The Relative Amounts of Essential Oils in Hops Gives Them Unique Flavor and Aroma – #365papers – 2017 – 73

#365papers for March 14, 2017

Auerbach, Dost, and Davidson, 2000, Characterization of verietal differences in essential oil components of hops (Humulus lupulus) by SFC-FTIR spectroscopy: Journal of AOAC International, v. 83, p. 621-626.

What’s it about?

This paper discusses a spectroscopy method to explore what makes the flavors and aromas of different hop varieties distinct. They focus on the three most common components of hop essential oils: humulene, caryophyllene, and myrcene. Continue reading

Conservation in Beer: Barley, Hops, and Finished Beer – #365papers – 2017 – 71

#365papers for March 12, 2017

Jerumanis, 1985, Quantitative analysis of flavanoids in barley, hops, and beer by high-performance liquid chromatography (HPLC): Journal of the Institute of Brewing, v. 91, p. 250-252.

What’s it about?

This paper takes a liquid chromatographic approach to determining where compounds important to the success of beer come from. Polyphenols (including flavanoids) can contribute to haze, coloration, and taste in beer. The authors describe methods to extract the polyphenols and analyze them.

This is just a methods paper, so they really don’t draw conclusions from the analyses that they did. Should such a paper be published today, there would have to be an important research question associated with it. Science has changed in the last 30 years… Continue reading

What Makes Aroma Hops So Fragrant? – #365papers – 2017 – 70

#365papers for March 11, 2017

Nance and Setzer, 2011, Volatile components of aroma hops (Humulus lupulus L.) commonly used in beer brewing: Journal of Brewing and Distilling, v. 2, p. 16-22.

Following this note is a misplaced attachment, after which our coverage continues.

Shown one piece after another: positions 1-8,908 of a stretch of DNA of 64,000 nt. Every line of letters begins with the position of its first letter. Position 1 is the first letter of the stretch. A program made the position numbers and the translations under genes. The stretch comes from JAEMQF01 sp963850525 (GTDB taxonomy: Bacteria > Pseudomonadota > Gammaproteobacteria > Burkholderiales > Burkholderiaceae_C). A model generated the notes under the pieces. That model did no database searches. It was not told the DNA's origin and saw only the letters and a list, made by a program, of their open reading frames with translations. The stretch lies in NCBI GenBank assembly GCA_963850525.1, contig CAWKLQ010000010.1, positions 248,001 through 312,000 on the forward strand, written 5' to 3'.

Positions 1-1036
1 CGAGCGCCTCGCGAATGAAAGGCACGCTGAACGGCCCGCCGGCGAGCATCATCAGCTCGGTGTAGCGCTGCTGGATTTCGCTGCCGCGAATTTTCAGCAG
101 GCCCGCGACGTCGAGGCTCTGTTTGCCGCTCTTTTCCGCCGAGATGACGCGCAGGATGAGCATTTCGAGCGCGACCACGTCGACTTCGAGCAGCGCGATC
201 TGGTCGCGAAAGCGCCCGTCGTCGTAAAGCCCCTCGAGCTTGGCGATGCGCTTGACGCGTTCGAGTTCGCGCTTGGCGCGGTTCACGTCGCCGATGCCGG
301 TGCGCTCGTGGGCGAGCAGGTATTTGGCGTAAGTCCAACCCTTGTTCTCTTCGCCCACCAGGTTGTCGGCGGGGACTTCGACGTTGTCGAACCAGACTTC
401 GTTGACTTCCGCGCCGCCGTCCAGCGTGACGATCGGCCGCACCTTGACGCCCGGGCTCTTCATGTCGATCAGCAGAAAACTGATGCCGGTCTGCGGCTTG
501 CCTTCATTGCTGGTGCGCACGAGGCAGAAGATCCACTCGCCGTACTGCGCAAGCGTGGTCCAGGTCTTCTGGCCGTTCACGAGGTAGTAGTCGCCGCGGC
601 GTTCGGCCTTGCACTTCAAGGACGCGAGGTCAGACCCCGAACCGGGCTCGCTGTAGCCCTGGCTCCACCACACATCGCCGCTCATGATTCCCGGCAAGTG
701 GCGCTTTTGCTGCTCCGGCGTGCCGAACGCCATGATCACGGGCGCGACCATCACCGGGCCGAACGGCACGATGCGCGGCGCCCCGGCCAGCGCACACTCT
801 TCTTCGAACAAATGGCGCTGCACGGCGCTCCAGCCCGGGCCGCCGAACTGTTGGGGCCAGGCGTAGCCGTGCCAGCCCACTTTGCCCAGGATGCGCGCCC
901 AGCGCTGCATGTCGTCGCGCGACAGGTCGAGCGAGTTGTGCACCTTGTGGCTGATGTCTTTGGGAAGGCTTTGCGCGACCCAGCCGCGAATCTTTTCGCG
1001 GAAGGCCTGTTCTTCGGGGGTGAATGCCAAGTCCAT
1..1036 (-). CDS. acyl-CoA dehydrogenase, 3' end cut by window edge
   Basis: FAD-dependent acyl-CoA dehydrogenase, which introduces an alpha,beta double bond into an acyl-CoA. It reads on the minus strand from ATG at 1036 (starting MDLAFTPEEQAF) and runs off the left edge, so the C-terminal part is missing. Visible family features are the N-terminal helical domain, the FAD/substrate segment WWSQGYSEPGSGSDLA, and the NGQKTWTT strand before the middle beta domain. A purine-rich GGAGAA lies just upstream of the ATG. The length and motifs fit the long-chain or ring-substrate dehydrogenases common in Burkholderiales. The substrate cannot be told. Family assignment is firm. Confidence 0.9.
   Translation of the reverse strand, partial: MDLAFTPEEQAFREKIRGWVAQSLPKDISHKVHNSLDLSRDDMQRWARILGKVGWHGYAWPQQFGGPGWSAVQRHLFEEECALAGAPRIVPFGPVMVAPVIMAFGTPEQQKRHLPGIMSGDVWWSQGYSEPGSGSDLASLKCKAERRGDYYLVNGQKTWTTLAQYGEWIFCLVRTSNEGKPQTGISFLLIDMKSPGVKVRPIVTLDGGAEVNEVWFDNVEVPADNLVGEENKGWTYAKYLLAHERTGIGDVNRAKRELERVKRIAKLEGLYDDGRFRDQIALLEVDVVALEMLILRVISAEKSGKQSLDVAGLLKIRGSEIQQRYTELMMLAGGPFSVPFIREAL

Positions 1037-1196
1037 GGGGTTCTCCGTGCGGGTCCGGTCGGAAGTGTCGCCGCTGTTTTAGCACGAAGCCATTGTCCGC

What’s it about?

The authors use gas chromatography – mass spectrometry (GCMS) to determine what makes the aromatic nature of different varieties of hops so distinct. They use the similarities and differences to show which hop varieties are more closely related to each other. Continue reading

Brewing with Hybrid Yeast – #365papers – 2017 – 42

#365papers for February 11, 2017

Krogerus, Magalhaes, Vidgren, and Gibson, 2017, Novel brewing yeast hybrids: creation and application: Applied Microbiology and Biotechnology, v. 101, p. 65-78.

What’s it about?

This paper discusses the state of knowledge about yeasts used in brewing. It focuses especially on yeasts used for brewing lagers (bottom-fermentation at low temperature). Continue reading

Malts for Gluten-Free Beer – #365papers – 2017 – 15

#365papers for January 15, 2017

De Meo, Freeman, Marconi, Booer, Perretti, and Fantozzi, 2011, Behaviour of Malted Cereals and Pseudo-Cereals for Gluten-Free Beer Production: Journal of the Institute of Brewing, v. 117, p.541-546.

What’s it about?

One of the reasons why other grains aren’t used so much as barley for making beers is that they tend not to yield as much fermentable sugar as does barley. This paper investigated various techniques for malting gluten-free grains to be able to get enough sugar for good fermentation. Continue reading